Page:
This has been a gold-medal season for sports in Britain, with the Olympics in London, the first English victory in the Tour de France, and Wimbledon and the British Open having just concluded.
Yet in the middle of the Summer Games, a small group of fans in the British Isles is more concerned about baseball scores and the latest MLB trades than with England’s medal count.
Mike Ross, a U.S. citizen and Red Sox fan from Maine who has been living in the U.K. since 1960, says that as a Londoner he “cannot help but be swept up in the excitement and the pride” of watching his city host the Games. Yet for Ross and about 35 of his acquaintances, “it seems the pennant races take priority” -- with allegiances split.
“It’s very likely there are 20 teams being prayed for,” says Ross, who discussed baseball fandom in Britain recently via email while watching a Red Sox-Yankees game on his computer. (“Two beers and a rain delay at Yankee Stadium and I am all yours,” he joked.)
Ross is among the four who founded the U.K. chapter of the Society for American Baseball Research in the early 1990s, and is its outgoing chairman. Ross says the SABR chapter has a nucleus of about 35 members, including some transplanted Americans and “Brits from all over" -- including Scotland, Wales and Northern Ireland. It's called the Bobby Thomson chapter because the New York Giants’ 1951 home run hero was born in Scotland.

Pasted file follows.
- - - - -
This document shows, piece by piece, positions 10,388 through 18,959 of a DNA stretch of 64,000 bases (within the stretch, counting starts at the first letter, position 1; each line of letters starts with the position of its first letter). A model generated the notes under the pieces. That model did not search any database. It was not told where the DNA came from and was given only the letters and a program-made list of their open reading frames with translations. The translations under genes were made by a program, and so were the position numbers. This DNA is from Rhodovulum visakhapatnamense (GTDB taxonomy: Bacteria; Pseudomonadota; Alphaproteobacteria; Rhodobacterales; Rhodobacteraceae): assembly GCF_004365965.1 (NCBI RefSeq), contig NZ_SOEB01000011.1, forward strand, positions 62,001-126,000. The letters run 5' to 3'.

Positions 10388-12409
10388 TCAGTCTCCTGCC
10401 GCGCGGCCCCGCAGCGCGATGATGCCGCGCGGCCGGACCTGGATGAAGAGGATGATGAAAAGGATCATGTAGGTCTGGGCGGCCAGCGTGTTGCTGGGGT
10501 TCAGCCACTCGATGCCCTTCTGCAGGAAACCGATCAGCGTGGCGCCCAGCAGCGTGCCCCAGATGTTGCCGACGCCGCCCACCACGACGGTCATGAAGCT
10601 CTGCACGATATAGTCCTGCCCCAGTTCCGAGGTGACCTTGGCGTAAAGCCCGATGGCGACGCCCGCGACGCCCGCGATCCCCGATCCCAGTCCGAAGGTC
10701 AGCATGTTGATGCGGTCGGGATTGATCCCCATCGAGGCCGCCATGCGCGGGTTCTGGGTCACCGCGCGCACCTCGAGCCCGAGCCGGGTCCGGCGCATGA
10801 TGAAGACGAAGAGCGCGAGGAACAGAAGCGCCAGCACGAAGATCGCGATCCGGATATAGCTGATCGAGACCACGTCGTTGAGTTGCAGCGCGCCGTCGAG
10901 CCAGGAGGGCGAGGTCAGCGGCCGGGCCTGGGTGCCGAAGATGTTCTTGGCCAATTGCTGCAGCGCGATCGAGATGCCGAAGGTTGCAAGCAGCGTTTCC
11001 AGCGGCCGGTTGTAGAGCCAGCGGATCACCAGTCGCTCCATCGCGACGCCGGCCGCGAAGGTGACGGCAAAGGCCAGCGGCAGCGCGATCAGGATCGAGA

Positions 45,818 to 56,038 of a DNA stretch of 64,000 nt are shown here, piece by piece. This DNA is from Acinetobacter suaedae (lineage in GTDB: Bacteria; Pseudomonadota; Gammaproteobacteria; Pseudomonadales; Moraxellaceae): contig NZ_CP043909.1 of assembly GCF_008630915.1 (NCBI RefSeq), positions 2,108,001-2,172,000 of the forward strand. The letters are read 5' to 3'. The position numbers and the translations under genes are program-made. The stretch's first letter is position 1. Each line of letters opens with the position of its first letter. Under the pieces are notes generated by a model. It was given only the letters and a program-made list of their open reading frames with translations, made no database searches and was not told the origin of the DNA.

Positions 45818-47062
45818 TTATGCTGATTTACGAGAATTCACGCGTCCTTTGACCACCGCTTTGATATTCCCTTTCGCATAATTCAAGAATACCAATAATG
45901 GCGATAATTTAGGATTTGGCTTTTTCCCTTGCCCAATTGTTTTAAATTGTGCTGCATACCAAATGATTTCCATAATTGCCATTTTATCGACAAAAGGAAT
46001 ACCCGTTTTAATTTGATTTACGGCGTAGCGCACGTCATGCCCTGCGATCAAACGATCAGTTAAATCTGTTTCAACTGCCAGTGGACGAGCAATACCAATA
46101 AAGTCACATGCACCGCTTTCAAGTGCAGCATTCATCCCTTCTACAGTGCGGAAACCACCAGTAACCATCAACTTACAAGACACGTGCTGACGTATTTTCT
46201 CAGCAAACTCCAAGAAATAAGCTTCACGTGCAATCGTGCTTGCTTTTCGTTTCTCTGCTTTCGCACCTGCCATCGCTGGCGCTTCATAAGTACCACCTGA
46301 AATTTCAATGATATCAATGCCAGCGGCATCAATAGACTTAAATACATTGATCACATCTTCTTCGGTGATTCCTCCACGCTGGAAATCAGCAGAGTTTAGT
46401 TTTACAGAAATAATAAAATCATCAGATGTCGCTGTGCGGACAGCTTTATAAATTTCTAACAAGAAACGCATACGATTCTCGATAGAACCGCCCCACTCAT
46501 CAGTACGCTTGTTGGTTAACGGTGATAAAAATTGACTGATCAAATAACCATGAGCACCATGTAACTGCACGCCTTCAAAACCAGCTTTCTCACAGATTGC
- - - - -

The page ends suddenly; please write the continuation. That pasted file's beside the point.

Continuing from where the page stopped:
The favorite gathering spot for the U.K. group is the Three Kings Pub in London. Although it’s hard to get everyone together, when the chapter members do congregate, it’s at the Three Kings (named for Henry VIII, Elvis Presley and Kong –- the big monkey, not Dave Kingman). The pub has a brass plaque on the wall commemorating SABR gatherings, and a poster of Thomson smashing his home run that beat Brooklyn 61 years ago.
While baseball is an American oddity to most Brits -– Ross says it’s either ignored or sometimes confused with “gridiron football” -– it’s become a passion among the native Brits in the chapter, many of whom have done outstanding research on the origins of baseball and its roots in the U.K.
Ross says SABR might have even helped open some minds about the glories of American baseball a while back, when it participated at a baseball/cricket exhibition at the Marylebone Cricket Club in London. Attitudes among the cricket lovers about baseball’s roots in England have evolved from “ignorant, closed and unawares that it was originally a British invention,” said Ross, to “shockingly” welcoming.
“SABR U.K. was later given free range of the sacred territory (the cricket grounds),” Ross said. “A rare privilege.”
Rarer still might be the sight of a Bobby Thomson photo in a traditional English pub for any Americans stopping in for a pint during these London Games.